additional
separating means, said additional heat and mass transfer means including one
or more passes for
an external refrigeration medium;
(2) said vapor stream is directed to said additional heat and mass transfer
means to be
cooled by said external refrigeration medium to form additional condensate;
and
(3) said additional condensate becomes a part of said at least one liquid
stream separated
therein.
14. The process according to claim 9, 10, 5 or 6 wherein
(1) an additional heat and mass transfer means is included inside said
additional
separating means, said additional heat and mass transfer means including one
or more passes for
an external refrigeration medium;
(2) said vapor stream is directed to said additional heat and mass transfer
means to be
cooled by said external refrigeration medium to form additional condensate;
and
(3) said additional condensate becomes a part of said at least one liquid
stream separated
therein.
15. The process according to claim 1, 7, 8, 11, 2, or 3, wherein
(1) an additional absorbing means is included inside said processing assembly
above said
41

heat and mass transfer means;
(2) said additional absorbing means is configured to provide contacting of
said distillation
liquid stream from said second absorbing means with said stripped more
volatile components
from said heat and mass transfer means, thereby forming a third distillation
vapor stream and a
partially stripped distillation liquid stream;
(3) said third distillation vapor stream is supplied to said lower region of
said second
absorbing means; and
(4) said partially stripped distillation liquid stream is supplied to said
heat and mass
transfer means to be heated, thereby further stripping is said partially
stripped distillation liquid
stream to form said heated and stripped distillation liquid stream that is
discharged from said
processing assembly as said relatively less volatile fraction.
16. The process according to claim 9, 10, 12, 4, 5, or 6, wherein
(1) an additional absorbing means is included inside said processing assembly
above said
heat and mass transfer means;
(2) said additional absorbing means is configured to provide contacting of
said distillation
liquid stream from said second absorbing means with said stripped more
volatile components
from said heat and mass transfer means, thereby forming a third distillation
vapor stream and a
partially stripped distillation liquid stream;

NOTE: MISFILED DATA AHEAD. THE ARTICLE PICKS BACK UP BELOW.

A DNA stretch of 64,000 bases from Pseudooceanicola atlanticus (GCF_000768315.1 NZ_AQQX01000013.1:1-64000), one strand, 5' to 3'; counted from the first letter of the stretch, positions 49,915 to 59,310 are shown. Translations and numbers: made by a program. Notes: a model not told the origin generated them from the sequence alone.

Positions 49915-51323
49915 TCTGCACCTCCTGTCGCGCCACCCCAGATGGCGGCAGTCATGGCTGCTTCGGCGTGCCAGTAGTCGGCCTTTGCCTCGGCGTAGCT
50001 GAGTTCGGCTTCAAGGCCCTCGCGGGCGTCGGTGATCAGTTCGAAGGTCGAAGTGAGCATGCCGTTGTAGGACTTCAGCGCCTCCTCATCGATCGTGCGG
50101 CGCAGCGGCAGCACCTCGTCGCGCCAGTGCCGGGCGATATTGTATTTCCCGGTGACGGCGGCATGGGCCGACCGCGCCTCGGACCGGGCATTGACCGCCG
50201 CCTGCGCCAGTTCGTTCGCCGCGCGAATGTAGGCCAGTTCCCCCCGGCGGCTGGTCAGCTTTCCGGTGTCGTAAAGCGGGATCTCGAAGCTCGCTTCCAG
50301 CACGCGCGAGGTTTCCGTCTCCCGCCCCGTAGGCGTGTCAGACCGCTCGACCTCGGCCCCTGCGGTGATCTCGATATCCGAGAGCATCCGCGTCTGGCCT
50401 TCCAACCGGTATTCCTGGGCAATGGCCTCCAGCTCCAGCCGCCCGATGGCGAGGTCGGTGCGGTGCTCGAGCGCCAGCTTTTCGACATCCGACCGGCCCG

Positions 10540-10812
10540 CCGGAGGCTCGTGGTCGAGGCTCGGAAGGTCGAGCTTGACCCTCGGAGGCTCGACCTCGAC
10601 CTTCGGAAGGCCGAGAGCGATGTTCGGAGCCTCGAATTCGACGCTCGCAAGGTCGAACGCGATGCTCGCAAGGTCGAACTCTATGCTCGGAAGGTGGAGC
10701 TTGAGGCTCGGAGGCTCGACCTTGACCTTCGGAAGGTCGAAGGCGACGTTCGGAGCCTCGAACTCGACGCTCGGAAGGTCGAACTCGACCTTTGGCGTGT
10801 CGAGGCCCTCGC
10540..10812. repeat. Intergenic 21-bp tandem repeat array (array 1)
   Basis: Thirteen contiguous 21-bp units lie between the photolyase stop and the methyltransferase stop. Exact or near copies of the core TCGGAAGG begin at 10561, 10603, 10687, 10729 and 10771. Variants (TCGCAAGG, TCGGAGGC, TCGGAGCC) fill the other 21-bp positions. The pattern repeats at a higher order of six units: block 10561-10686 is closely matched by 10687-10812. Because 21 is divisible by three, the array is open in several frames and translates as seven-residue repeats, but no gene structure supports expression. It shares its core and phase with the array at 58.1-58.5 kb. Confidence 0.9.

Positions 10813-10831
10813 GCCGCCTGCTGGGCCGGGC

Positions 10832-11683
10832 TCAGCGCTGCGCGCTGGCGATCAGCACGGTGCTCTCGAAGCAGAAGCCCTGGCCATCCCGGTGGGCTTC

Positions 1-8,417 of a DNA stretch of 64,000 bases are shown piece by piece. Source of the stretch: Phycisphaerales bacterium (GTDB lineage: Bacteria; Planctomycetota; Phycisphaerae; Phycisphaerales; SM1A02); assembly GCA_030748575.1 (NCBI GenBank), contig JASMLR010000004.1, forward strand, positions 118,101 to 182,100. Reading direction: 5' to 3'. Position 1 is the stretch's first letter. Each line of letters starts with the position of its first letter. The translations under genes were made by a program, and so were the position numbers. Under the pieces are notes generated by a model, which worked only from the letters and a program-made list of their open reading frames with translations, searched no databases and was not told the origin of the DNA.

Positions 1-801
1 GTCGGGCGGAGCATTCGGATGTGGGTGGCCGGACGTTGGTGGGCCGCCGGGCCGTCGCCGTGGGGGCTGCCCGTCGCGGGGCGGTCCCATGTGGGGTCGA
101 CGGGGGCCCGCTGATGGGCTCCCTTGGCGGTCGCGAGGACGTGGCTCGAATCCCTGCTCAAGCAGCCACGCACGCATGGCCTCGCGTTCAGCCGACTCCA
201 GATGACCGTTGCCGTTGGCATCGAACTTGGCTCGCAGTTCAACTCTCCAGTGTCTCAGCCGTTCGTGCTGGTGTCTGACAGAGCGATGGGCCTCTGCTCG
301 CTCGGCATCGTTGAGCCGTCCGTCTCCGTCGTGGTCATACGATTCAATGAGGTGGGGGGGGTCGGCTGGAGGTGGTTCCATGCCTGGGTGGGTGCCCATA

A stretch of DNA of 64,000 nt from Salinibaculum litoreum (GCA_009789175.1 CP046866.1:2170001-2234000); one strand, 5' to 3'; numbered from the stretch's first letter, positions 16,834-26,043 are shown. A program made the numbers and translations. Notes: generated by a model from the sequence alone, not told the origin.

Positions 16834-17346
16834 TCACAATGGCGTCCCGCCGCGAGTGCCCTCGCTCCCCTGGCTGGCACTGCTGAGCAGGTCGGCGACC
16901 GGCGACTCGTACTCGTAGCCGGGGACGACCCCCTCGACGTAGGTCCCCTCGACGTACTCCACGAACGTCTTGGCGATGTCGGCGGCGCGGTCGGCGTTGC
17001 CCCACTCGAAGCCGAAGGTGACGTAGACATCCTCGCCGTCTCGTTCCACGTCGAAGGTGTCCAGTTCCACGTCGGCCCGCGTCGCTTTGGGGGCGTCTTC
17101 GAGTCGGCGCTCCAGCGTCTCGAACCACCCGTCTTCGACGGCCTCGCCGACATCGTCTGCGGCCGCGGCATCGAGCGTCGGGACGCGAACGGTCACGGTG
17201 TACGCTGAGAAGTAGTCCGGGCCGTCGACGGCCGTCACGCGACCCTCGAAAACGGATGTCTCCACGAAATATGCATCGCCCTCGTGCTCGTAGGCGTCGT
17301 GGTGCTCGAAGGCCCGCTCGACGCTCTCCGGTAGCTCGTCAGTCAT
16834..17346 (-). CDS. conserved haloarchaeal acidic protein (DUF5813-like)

(3) said third distillation vapor stream is supplied to said lower region of
said second
absorbing means; and
(4) said partially stripped distillation liquid stream is supplied to said
heat and mass
transfer means to be heated, thereby further stripping said partially stripped
distillation liquid
stream to form said heated and stripped distillation liquid stream that is
discharged from said
processing assembly us said relatively less volatile fraction.
17. The process according to claim 13 wherein
(1) an additional absorbing means is included inside said processing assembly
above said
heat and mass transfer means;
(2) said additional absorbing means is configured to provide contacting of
said distillation
42

liquid stream from said second absorbing means with said stripped more
volatile components
from said heat and mass transfer means, thereby forming a third distillation
vapor stream and a
partially stripped distillation liquid stream;
(3) said third distillation vapor stream is supplied to said lower region of
said second
absorbing means; and
(4) said partially stripped distillation liquid stream is supplied to said
heat and mass
transfer means to be heated, thereby further stripping said partially stripped
distillation liquid
stream to form said heated and stripped distillation liquid stream that is
discharged front said
processing assembly as said relatively less volatile fraction.
18. The process according to claim 14 wherein
(1) an additional absorbing means is included inside said processing assembly
above said
heat and mass transfer means;
(2) said additional absorbing means is configured to provide contacting of
said distillation